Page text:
A look back
Go past the entrance gate of the eclectic Villa Crespi, the Moorish-style Relais & Châteaux (to remember the Baghdad’s minarets).
Proceed downhill, skirting the Villa’s surrounding wall. You are walking along the ancient road to the lake, Via Fava, then Via Giovanetti in the direction of the historic Orta San Giulio town-center. A few turns and the lake will reveal itself! Along this road, as you will notice, there are the villas built and owned by great historic families and renowned architectural schools: from the aristocratic home of the Marquises Natta d’Alfiano, with its embroidered boxwood gardens, to the neoclassical villa Vicini, of the Antonellian school; from villa Curioni, called “Il Sasso” (the boulder), because of the rocky outcrop it was built on, to the elegant villa Torino, once the town hall.
An extraordinary sequence of buildings, in terms of styles and history. A wealth that is surpassed only by the naturalistic beauty of the place.
Look up to your right. The old lake road runs at the foot of the hilly promontory of the Sacro Monte (“Sacred Mount”), a UNESCO World Heritage Site. It is a lush green plateau, located right in the center of the Orta peninsula. Among its vegetation, there are twenty hidden chapels, with frescoes recapping the history of San Francesco (St. Francis). Inside them, in fact, it is possible to retrace the life of the friar of Assisi, staged by 375 painted and life-size terracotta statues: from his birth to his canonization, passing through the approval of his rule by pope Innocent III, the temptations, the stigmatae.
The Sacro Monte of Orta is part of the group of the nine Alpine Sacred Mounts located between Piedmont and Lombardy. Its realization is due to the Counter-reform’s pressure to antagonize Lutheranism. By visiting it, you can be sure you will find yourself in a magical place, which has also exerted remarkable charm on many travelers in the past. One for all, the German philosopher Friedrich Nietzsche. Do you remember the “superman” theorist? He ascended the Sacro Monte with his Russian friend Lou von Salomé in May 1882 while traveling to Lucerne. Nietzsche will never forget these shores. The tradition of spending the holidays on the Orta shores, instead, dates back to the mid-17th century plague. At that time, numerous aristocratic and wealthy families, fearing contagion, moved along the lake. Here they gave life to rich residences that joined the already existing ones, creating a fascinating harmony of buildings.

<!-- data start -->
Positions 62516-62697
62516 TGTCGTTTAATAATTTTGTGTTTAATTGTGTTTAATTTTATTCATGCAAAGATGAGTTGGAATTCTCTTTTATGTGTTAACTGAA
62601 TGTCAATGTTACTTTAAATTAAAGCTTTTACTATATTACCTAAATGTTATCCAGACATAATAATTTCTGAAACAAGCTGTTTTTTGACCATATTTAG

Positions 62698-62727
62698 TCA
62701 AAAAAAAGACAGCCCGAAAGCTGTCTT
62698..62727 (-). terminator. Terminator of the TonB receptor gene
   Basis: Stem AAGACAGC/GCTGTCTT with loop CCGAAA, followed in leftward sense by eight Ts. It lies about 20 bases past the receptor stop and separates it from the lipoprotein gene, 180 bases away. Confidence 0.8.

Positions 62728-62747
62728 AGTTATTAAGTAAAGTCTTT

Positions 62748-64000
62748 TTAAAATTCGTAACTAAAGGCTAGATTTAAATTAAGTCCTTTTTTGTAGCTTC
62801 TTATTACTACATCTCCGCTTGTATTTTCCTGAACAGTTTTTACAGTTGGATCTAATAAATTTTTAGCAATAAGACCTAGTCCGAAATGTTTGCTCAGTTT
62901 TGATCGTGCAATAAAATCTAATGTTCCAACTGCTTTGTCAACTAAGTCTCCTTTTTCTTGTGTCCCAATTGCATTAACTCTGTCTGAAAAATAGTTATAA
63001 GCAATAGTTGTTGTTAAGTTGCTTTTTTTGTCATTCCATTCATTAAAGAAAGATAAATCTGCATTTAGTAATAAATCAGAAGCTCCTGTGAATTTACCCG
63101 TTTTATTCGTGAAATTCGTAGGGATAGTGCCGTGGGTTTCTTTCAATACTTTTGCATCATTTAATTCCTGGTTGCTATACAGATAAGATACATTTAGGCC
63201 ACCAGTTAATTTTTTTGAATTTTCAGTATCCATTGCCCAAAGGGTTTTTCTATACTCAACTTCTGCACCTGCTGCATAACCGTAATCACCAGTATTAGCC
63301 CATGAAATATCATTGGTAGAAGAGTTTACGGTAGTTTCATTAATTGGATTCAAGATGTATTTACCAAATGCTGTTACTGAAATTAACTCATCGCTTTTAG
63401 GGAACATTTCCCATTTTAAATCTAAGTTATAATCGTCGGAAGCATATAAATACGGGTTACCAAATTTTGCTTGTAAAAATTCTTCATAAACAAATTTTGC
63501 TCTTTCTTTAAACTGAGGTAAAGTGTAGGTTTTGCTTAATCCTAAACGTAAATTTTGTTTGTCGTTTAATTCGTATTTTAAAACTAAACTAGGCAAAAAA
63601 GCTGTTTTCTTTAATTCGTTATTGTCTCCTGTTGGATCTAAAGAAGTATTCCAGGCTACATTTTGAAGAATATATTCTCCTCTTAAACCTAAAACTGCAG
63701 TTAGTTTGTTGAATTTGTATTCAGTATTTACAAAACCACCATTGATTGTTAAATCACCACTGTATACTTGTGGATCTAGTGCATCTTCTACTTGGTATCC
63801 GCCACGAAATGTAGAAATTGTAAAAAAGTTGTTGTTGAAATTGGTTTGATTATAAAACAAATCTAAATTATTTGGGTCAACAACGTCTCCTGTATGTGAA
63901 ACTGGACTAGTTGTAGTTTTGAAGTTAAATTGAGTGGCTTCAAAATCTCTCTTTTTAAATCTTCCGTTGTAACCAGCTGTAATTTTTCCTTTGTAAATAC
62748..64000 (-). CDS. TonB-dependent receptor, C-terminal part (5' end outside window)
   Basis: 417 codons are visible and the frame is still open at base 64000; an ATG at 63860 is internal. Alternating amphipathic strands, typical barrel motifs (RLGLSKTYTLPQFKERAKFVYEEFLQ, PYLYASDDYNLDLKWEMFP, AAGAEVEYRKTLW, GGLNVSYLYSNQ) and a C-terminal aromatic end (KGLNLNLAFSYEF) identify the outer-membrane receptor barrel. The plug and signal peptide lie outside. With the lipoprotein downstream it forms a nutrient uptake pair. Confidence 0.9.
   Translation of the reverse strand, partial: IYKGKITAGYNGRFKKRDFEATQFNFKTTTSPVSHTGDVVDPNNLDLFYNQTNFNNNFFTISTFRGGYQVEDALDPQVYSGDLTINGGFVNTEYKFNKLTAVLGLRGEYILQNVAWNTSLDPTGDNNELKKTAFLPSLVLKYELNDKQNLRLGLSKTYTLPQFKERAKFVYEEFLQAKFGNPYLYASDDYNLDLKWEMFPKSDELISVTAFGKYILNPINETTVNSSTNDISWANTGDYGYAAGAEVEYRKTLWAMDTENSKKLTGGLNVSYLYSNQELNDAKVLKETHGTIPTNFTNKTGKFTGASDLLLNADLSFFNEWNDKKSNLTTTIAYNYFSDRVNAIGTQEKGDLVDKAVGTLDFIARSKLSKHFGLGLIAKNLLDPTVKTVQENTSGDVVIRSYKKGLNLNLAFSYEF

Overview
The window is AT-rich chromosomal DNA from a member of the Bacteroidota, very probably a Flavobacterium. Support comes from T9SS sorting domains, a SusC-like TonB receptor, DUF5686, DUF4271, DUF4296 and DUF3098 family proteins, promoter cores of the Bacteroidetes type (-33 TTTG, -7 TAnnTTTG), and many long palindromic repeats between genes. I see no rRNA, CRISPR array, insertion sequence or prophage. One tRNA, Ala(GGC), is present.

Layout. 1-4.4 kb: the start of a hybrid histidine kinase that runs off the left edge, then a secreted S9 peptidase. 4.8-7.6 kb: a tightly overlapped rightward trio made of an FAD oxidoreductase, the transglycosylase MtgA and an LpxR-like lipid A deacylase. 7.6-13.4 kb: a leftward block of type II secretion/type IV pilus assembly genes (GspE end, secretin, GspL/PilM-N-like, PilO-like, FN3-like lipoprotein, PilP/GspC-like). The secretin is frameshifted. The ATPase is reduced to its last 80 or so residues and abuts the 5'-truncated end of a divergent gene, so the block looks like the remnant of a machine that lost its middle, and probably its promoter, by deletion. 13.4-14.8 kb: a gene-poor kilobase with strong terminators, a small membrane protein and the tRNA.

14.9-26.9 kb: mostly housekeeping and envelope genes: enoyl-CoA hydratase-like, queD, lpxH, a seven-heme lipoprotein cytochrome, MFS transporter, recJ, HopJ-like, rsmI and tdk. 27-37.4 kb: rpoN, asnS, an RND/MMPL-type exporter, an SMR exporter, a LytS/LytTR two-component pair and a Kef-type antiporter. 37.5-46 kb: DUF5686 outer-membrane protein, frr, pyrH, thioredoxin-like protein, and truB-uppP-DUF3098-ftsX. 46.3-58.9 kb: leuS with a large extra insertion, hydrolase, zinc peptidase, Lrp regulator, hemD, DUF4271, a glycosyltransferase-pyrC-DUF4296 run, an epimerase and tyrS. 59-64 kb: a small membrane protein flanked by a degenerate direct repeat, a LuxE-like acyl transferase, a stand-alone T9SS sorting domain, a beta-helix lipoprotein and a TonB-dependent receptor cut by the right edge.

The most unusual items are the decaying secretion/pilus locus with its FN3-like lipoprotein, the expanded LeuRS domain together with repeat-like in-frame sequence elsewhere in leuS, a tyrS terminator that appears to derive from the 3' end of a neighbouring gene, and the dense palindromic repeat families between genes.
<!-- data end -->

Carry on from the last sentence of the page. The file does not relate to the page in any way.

Among the historic Orta lake houses is number 65, a late-medieval building near the small church of the Holy Trinity, in the “Moccarolo” district. Here, in fact, you will find the family home of the Orta lawyer Giacomo Giovanetti (1787-1849), a historical figure of the nineteenth century, who today gives his name to the street until its outlet on the central Piazza Motta. You now find yourself in full Italian Risorgimento! Among the most active of the Piedmontese forum at the time of Carlo Alberto of Savoia, Senator Giovanetti was, in fact, a close collaborator and friend of Count Camillo Benso of Cavour. A liberal and an expert in water law making at an international level, he fought for its autonomous use in agriculture, also dealing with rice-growing and silk factories. His home overlooks the lake with its cosy garden where, in spring, the beautiful magnolias, also present in the Japanese variety, all bloom.
A look ahead
Villa Giovanetti: the restoration